32 Prevention Often neglected Prevention, reduce the resources directed to violence against children. The UN General Comment 13 notes that - prevention measures should be directed at all stakeholders, children, parents, families, communities, professionals and institutions in both Government and civil society

33 Delivering the message of PREVENTION through POSITIVE PARENTING Shift from acute care to one which now focuses provision of anticipatory guidance Even if we can’t “immunize” every child against the possibility of abuse, We can likely help protect some from being abused ! “Family life education”/Life Skills education is extremely important and must not be ignored

34 Positive Parenting Positive Parenting is the Most Effective Discipline to Stop Behavior Problems When It's Not a Behavior Problem, It's a Relationship Problem "But what if the child does know that the misbehavior is off limits, but doesn’t have the competing impulse to control himself?"

35 Principles of Positive Parenting Ensuring a safe, engaging environment A positive learning environment Using assertive discipline Having realistic expectations Taking care of yourself as a parent

36 Positive Discipline Positive Discipline (or PD) Focuses on the positive points of behavior, based on the idea that there are no bad children, just good and bad behaviors. Handle situations more appropriately while remaining calm, friendly and respectful to the children themselves.

37 Triple P-Positive Parenting Program and the prevention of child maltreatment Matthew R Sanders, Ph.D Parenting and Family Support Centre The University of Queensland, Australia, September, 2009

38 Triple P system population trial to prevent child maltreatment Sponsored by the US Centers for Disease Control and Prevention. Prinz, R. J., Sanders, M. : R., Shapiro, C. J., Whitaker, D. J., & Lutzker, J. R. (2009). Population--based prevention of child maltreatment: The U.S. Triple P System Population Trial. PreventionScience,10,1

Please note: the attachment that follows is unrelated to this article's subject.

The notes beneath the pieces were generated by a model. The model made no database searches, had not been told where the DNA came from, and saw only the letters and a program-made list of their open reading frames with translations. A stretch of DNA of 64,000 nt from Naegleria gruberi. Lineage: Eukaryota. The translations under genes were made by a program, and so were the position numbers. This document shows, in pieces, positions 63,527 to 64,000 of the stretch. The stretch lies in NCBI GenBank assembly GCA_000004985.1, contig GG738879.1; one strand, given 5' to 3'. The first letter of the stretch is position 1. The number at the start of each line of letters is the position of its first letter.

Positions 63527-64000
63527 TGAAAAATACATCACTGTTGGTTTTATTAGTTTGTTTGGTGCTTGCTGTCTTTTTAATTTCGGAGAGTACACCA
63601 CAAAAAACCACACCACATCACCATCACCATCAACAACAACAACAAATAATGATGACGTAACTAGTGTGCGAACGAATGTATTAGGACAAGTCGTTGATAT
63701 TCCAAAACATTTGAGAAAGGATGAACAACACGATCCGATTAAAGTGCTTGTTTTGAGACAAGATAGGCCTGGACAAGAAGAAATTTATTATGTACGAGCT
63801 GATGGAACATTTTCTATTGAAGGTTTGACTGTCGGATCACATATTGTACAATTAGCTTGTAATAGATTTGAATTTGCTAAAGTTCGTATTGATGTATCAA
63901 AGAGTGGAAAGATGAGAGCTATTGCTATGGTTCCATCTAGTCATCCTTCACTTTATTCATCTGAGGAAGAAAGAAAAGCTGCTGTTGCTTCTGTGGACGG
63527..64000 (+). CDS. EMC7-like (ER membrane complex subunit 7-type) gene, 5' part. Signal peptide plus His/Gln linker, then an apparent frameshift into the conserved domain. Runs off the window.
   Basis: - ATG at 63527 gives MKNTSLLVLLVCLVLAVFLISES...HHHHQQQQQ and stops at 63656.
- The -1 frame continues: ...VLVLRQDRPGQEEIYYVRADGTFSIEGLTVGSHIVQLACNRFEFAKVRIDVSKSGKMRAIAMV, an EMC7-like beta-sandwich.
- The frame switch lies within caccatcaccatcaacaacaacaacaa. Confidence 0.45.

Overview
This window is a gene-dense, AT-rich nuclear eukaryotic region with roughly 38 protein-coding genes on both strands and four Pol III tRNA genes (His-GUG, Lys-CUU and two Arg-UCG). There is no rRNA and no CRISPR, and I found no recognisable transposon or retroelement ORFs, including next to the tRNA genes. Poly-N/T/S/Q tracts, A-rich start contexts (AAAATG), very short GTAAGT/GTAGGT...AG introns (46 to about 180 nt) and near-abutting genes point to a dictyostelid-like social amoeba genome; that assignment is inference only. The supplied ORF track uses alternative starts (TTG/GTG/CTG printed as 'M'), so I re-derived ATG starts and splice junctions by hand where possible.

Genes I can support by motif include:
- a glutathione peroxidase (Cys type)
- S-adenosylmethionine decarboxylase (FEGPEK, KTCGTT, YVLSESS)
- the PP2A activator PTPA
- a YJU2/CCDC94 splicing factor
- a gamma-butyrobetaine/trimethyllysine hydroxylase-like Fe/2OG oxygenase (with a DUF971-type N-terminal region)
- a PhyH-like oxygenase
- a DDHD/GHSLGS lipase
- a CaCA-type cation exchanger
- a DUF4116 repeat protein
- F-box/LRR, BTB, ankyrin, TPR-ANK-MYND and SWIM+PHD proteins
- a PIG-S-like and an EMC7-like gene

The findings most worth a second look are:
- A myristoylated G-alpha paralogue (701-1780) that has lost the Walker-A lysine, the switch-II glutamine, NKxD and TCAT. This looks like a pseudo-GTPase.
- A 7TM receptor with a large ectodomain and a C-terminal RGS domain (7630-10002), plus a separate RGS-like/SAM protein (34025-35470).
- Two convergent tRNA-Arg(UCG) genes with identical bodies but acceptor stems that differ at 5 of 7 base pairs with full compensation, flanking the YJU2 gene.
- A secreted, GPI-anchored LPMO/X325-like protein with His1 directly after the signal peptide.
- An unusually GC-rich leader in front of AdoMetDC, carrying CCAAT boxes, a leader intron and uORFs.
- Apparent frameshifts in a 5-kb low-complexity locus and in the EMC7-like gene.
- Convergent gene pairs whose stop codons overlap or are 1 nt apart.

39 Prevention Effects of Triple P systems in US counties Lower rates of child out-of-home placements Lower rates of child maltreatment injuries Slowed the growth of substantiated cases, compared with the control counties

40 Parenting interventions help child parents interactions Benefits to Child Child have less depression, disruptive behaviors, substance abuse and Delinquency Benefits to Parents Parents have less depression & anger Parents have less couple conflict, improved work functioning

41 Population based parenting programs Population based parenting programs can be effective They are very cost effective Principles of positive parenting appear to be cross culturally robust References: Re-evidence base and current research Re -training and

42 Need for Public Policy Public policy that supports good parenting remains essential to prevent maltreatment and improve the well being of children and young people International trials of triple P and culturally sensitive protocols

43 The absolute and total elimination of corporal punishment against boys and girls is a human rights perspective, that at present must be connected, as an aim with indicators, to compliance with the Sustainable Developmental Goals and the post 2015 agenda Maria Soledad Cisternas Reyes, Chair, Committee on the Rights of Persons with Disability, 2014

44 ISPCAN Denver Thinking space, March 2015 “Promoting Positive Parenting: Preventing Violence”.

Download ppt "Corporal Punishment in India: Current Status and Future Interventions to Support Positive Parenting Dr Rajeev Seth Executive Councilor ISPCAN"

Similar presentations

Ads by Google